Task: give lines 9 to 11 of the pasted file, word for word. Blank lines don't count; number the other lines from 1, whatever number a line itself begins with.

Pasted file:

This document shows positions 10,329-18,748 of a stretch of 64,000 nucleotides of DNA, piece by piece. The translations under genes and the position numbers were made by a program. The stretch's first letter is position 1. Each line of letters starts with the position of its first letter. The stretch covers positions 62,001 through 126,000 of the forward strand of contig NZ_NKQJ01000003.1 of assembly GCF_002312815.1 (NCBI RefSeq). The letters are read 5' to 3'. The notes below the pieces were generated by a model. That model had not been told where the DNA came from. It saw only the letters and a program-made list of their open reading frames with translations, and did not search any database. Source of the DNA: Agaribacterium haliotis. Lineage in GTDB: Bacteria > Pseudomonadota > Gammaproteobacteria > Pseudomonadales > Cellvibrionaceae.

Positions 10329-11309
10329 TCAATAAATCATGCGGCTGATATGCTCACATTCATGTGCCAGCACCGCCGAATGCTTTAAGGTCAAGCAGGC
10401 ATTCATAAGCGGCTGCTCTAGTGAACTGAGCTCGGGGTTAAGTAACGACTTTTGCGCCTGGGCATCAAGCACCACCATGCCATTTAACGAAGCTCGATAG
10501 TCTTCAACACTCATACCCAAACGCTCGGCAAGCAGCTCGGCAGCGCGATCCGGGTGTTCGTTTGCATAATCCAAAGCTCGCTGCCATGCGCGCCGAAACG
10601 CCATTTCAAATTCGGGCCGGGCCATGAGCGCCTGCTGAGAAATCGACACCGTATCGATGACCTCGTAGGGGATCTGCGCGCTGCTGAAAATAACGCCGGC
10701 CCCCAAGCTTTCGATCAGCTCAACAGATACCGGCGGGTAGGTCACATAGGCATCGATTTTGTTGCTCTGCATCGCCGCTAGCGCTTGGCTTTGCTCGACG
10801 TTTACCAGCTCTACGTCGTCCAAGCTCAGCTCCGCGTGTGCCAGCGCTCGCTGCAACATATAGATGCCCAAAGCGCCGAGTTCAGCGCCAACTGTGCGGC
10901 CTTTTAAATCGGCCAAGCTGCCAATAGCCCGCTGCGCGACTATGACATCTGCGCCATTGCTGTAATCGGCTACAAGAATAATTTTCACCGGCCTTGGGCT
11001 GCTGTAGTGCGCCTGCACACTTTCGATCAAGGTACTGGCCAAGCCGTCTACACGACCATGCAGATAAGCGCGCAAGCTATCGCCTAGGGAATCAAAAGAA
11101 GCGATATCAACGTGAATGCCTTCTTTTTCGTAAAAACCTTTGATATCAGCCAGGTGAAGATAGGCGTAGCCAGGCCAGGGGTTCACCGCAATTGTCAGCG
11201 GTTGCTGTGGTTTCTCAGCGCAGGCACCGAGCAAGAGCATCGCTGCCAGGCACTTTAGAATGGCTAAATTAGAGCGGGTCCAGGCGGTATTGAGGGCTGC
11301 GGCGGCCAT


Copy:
10901 CTTTTAAATCGGCCAAGCTGCCAATAGCCCGCTGCGCGACTATGACATCTGCGCCATTGCTGTAATCGGCTACAAGAATAATTTTCACCGGCCTTGGGCT
11001 GCTGTAGTGCGCCTGCACACTTTCGATCAAGGTACTGGCCAAGCCGTCTACACGACCATGCAGATAAGCGCGCAAGCTATCGCCTAGGGAATCAAAAGAA
11101 GCGATATCAACGTGAATGCCTTCTTTTTCGTAAAAACCTTTGATATCAGCCAGGTGAAGATAGGCGTAGCCAGGCCAGGGGTTCACCGCAATTGTCAGCG